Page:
Robert Southey

(1774 - 1843 / Bristol / England)

Robert Southey Poems

1. The Vision Of The Maid Of Orleans - The Second Book 4/8/2010
2. Wat Tyler - Act Ii 4/8/2010
3. Wat Tyler - Act I 4/8/2010
4. Wat Tyler - Act Iii 4/8/2010
5. Metrical Letter, Written From London. 4/8/2010
6. The Vision Of The Maid Of Orleans - The Third Book 4/8/2010
7. Inscription 04 - For The Apartment In Chepstow-Castle 1/1/2004
8. Sonnet 07 1/1/2004
9. Musings On A Landscape Of Gaspar Poussin 1/1/2004
10. Sappho - A Monodrama 1/1/2004
11. The Vision Of The Maid Of Orleans - The First Book 4/8/2010
12. Inscription 06 - For A Monument In The New Forest 1/1/2004
13. Inscription 05 - For A Monument At Silbury-Hill 1/1/2004
14. Sonnet 10 1/1/2004
15. Sonnet 03 1/1/2004
16. English Eclogues Ii - The Grandmother's Tale 4/8/2010
17. Inscription 08 - For The Cenotaph At Ermenonville 1/1/2004
18. Rudiger - A Ballad 1/1/2004
19. Sonnet 08 1/1/2004
20. Mary - A Ballad 1/1/2004
21. Sonnet 02 1/1/2004
22. Poems On The Slave Trade - Sonnet Ii 1/1/2004
23. English Eclogues Iii - The Funeral 4/8/2010
24. The Complaints Of The Poor 4/8/2010
25. Jaspar 4/8/2010
26. Inscription 07 - For A Tablet On The Banks Of A Stream 1/1/2004
27. Sonnet 4/8/2010
28. The Victory 4/8/2010
29. Ode Written On The First Of January 1/1/2004
30. English Eclogues I - The Old Mansion-House 4/8/2010
31. Poems On The Slave Trade - Sonnet Iii 1/1/2004
32. English Eclogues Iv - The Sailor's Mother 4/8/2010
33. The Cross Roads 4/8/2010
34. Lord William 4/8/2010
35. Sonnet 04 1/1/2004
36. The Holly-Tree 4/8/2010
37. Inscription 02 - For A Column At Newbury 1/1/2004
38. The Triumph Of Woman 1/1/2004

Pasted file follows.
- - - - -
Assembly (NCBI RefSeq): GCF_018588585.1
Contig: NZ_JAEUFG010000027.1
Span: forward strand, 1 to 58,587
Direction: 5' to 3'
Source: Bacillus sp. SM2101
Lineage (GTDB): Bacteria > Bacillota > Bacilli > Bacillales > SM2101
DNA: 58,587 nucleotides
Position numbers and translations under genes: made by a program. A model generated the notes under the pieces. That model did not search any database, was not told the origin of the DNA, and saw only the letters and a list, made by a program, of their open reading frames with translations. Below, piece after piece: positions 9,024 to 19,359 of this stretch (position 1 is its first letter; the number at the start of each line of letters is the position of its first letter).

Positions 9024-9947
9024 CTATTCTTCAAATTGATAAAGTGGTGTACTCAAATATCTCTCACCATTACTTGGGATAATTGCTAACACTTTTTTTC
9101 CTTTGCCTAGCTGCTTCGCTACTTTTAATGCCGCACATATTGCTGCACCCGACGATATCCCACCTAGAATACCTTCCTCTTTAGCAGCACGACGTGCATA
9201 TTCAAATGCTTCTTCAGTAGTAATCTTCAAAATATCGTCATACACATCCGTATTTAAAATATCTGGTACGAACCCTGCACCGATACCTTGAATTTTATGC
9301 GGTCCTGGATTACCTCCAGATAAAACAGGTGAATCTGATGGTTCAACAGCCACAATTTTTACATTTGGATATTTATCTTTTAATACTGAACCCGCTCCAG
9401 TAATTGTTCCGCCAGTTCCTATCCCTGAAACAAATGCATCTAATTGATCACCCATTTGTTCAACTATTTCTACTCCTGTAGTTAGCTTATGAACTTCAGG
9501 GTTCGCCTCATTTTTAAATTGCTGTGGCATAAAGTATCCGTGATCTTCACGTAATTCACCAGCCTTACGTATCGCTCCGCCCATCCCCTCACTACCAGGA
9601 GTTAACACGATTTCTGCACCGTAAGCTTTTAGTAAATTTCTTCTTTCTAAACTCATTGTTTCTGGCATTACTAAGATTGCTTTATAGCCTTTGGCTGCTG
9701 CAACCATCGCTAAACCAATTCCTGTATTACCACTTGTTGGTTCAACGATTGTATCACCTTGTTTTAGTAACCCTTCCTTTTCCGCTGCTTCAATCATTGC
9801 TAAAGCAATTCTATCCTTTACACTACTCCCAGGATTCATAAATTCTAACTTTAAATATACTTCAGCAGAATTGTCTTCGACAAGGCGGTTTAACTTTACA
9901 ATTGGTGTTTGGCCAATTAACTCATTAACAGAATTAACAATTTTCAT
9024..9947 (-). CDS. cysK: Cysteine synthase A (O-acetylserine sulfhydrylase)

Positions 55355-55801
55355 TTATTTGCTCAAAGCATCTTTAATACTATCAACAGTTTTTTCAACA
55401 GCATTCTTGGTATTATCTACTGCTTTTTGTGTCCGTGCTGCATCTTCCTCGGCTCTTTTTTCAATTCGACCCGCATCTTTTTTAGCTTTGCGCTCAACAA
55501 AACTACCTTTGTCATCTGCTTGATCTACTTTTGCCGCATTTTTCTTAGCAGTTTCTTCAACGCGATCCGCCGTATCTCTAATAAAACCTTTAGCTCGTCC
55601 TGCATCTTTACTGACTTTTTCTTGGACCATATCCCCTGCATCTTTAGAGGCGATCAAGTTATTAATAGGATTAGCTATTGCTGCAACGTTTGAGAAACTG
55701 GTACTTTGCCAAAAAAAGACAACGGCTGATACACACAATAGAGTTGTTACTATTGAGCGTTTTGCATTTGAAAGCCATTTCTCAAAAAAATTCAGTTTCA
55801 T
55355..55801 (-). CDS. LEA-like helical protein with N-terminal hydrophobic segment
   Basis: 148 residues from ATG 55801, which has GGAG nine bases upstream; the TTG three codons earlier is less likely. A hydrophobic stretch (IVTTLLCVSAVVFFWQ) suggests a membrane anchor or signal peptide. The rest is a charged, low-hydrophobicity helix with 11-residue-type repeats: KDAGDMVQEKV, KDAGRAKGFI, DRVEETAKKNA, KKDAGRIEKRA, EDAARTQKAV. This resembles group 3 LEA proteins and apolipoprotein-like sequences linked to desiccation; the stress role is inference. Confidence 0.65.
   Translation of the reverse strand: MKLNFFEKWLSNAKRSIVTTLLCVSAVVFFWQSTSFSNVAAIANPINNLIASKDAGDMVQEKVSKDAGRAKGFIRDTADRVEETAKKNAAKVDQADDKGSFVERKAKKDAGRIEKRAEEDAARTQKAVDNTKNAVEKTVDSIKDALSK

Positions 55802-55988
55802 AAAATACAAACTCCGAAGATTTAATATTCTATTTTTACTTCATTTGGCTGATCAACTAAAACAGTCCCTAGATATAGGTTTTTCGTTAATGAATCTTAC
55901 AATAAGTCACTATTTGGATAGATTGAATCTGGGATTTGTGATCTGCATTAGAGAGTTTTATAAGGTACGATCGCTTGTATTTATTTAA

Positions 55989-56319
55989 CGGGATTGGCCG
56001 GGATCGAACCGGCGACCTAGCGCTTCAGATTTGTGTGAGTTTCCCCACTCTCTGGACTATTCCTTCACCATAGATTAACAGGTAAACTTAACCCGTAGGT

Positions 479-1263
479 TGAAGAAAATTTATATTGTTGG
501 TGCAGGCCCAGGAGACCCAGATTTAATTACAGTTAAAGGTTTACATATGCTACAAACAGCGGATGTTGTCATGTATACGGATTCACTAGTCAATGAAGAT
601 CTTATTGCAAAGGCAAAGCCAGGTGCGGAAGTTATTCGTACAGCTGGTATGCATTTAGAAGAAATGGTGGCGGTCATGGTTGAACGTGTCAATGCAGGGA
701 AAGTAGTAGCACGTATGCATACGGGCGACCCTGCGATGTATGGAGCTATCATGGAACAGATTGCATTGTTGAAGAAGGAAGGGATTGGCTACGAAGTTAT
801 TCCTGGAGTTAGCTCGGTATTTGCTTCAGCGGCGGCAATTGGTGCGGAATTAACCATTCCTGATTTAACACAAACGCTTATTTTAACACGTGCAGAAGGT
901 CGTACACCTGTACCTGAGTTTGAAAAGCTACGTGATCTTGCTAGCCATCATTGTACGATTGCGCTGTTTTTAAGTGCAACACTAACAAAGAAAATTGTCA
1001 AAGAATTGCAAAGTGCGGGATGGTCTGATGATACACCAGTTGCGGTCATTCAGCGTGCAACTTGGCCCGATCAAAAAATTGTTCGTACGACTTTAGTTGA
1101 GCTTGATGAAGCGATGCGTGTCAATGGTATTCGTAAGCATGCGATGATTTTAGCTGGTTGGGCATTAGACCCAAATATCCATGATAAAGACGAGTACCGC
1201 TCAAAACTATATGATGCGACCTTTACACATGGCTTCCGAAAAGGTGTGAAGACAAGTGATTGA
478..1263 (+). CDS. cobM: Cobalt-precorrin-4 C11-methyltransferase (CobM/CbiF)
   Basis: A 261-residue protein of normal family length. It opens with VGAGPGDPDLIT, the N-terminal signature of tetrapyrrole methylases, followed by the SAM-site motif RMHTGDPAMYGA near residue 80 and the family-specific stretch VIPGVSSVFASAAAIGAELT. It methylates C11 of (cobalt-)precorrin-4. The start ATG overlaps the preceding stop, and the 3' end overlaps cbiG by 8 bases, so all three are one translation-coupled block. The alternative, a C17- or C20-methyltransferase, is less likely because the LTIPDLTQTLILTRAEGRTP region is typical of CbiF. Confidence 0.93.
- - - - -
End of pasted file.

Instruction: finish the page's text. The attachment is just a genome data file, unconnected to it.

39. To Mary Wollstonecraft 1/1/2004
40. English Eclogues Vi - The Ruined Cottage 4/8/2010
Best Poem of Robert Southey

Inchcape Rock

No stir in the air, no stir in the sea,
The Ship was still as she could be;
Her sails from heaven received no motion,
Her keel was steady in the ocean.

Without either sign or sound of their shock,
The waves flow’d over the Inchcape Rock;
So little they rose, so little they fell,
They did not move the Inchcape Bell.

The Abbot of Aberbrothok
Had placed that bell on the Inchcape Rock;
On a buoy in the storm it floated and swung,
And over the waves its warning rung.

When the Rock was hid by the surge’s swell,
The Mariners heard the ...

Read the full of Inchcape Rock

Porlock

Porlock! thy verdant vale so fair to sight,
Thy lofty hills which fern and furze imbrown,
The waters that roll musically down
Thy woody glens, the traveller with delight
Recalls to memory, and the channel grey
Circling its surges in thy level bay.
Porlock! I shall forget thee not,
Here by the unwelcome summer rain confined;
But often shall hereafter call to mind

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